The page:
PORTLAND, OR (PRWEB) March 25, 2016
Everywhere you look, mushrooms are popping up in popular culture despite the longstanding fear of fungi in the West. Mushrooms are now being grown to replace packaging materials (1). Researchers have created mushroom-based batteries that may soon compare to conventional lithium-based power cells (2). Even regional mushroom club membership rates are on the rise as more and more vegetable farmers and urban homesteaders seek more affordable ways to identify and grow edible and medicinal mushrooms. With so much excitement and potential surrounding fungi, it is clear that the magic of mushrooms isn’t going to fade any time soon.
And yet, as educator and mushroom cultivator Peter McCoy points out in his new book Radical Mycology, though mushrooms are increasing in popularity, there are still few schools or books in the West that make studying fungi accessible for beginners. The problem is so extreme that mycology (the science of fungi) is acknowledged by many to be a “neglected megascience” that is rapidly disappearing from Western universities, despite its vast significance for humans and the environment (3).
As McCoy notes, “This paradox was what led me to write Radical Mycology. I have been studying fungi for 15 years and personally know how difficult the field can be to grasp. Most books on mycology are highly technical, expensive, or hard to find. It took me years to even master mushroom growing—which I now consider a fairly simple process—solely because the books I had available were very hard to understand. I didn’t want other people to repeat my struggles, especially when the whole science is so important and fascinating.”
To help close this knowledge gap, McCoy’s 700-page text deftly explains the numerous ways that fungi can significantly enhance the health of humans and the planet. Alongside a solid foundation in the biology and ecology of fungi, Radical Mycology teaches various fungal-based practices (e.g. growing fungi to replace plastics or safely degrade used cigarette filters) that can serve as educational activities as well as jumping off points for whole industries. Along with these cutting edge practices, McCoy also outlines the best practices for more traditional hobbies, such as foraging for and cooking mushrooms, while providing some of the most understandable methods for growing mushrooms published to date. As one of the youngest natural sciences, mycology seems to offer no shortage of job opportunities and means for addressing a range of social and environmental issues. By holistically weaving together the science, culture, and mystery of mushrooms and other fungi, Radical Mycology presents these incredible possibilities and much more in what is arguably the most comprehensive and accessible book on fungi ever published.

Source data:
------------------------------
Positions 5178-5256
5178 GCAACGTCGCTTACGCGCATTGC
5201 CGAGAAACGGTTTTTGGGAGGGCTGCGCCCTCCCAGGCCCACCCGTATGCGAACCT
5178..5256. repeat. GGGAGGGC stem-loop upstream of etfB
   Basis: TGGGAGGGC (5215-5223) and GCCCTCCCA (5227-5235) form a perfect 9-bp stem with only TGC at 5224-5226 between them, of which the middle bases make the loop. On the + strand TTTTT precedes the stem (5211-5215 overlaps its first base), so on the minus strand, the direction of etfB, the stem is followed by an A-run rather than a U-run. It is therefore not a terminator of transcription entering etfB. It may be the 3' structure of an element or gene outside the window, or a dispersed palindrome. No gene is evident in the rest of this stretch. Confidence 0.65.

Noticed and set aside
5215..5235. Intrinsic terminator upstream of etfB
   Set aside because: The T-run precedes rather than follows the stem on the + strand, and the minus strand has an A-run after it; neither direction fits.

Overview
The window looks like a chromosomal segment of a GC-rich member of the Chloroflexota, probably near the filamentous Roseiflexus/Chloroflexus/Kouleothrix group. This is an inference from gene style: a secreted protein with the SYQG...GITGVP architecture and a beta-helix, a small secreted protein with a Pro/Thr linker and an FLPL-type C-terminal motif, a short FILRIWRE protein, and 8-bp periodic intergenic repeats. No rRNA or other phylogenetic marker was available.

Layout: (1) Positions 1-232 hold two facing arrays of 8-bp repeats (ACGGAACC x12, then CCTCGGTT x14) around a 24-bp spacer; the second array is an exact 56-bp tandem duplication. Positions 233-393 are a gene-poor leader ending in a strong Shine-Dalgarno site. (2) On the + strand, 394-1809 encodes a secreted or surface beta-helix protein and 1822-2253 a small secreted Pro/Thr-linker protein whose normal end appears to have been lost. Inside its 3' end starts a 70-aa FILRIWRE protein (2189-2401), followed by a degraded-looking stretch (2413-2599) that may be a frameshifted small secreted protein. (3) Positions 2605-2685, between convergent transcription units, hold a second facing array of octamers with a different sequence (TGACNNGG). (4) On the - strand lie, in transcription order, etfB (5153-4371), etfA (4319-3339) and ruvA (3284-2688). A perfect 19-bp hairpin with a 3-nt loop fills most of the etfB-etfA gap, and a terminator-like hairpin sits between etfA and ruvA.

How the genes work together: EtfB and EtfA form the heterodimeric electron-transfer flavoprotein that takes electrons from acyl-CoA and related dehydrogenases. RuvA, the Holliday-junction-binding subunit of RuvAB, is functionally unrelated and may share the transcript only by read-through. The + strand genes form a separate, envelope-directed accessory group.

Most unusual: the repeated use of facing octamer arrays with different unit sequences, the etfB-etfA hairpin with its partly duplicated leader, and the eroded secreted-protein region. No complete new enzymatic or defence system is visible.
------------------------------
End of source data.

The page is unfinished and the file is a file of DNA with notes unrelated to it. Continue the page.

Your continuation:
As McCoy states in the book’s introduction, “Fungi act as central agents in all cycles of life, and it is time that they begin to form a central role in all aspects of human life.” Indeed, as awareness of the importance of the fungal kingdom increases in coming years, it seems that that notion may soon become an undeniable reality, once and for all.
1 Frazier, Ian. "Form and Fungus." New Yorker 20 May 2013.
2 Campbell, Brennan, et al. "Bio-Derived, Binderless, Hierarchically Porous Carbon Anodes for Li-ion Batteries." Scientific Reports 5 (2015): 14575.
3 Hawksworth, D. (2009). Mycology: A Neglected Megascience. In M. Rai & P. Bridge (Eds.), Applied Mycology (pp. 2). Oxon, UK: CABI.
Media: Contact author for interviews or review copies.
The book's Table of Contents, chapter samples, book reviews, and author pictures can be seen here:
The book's publicity release can be seen here:
News pegs and sample interview questions are here:
A high resolution image of the cover is available here:
And a video trailer for the book can be seen here:
Radical Mycology retails for $49.95 and can be purchased at Chthaeus.com.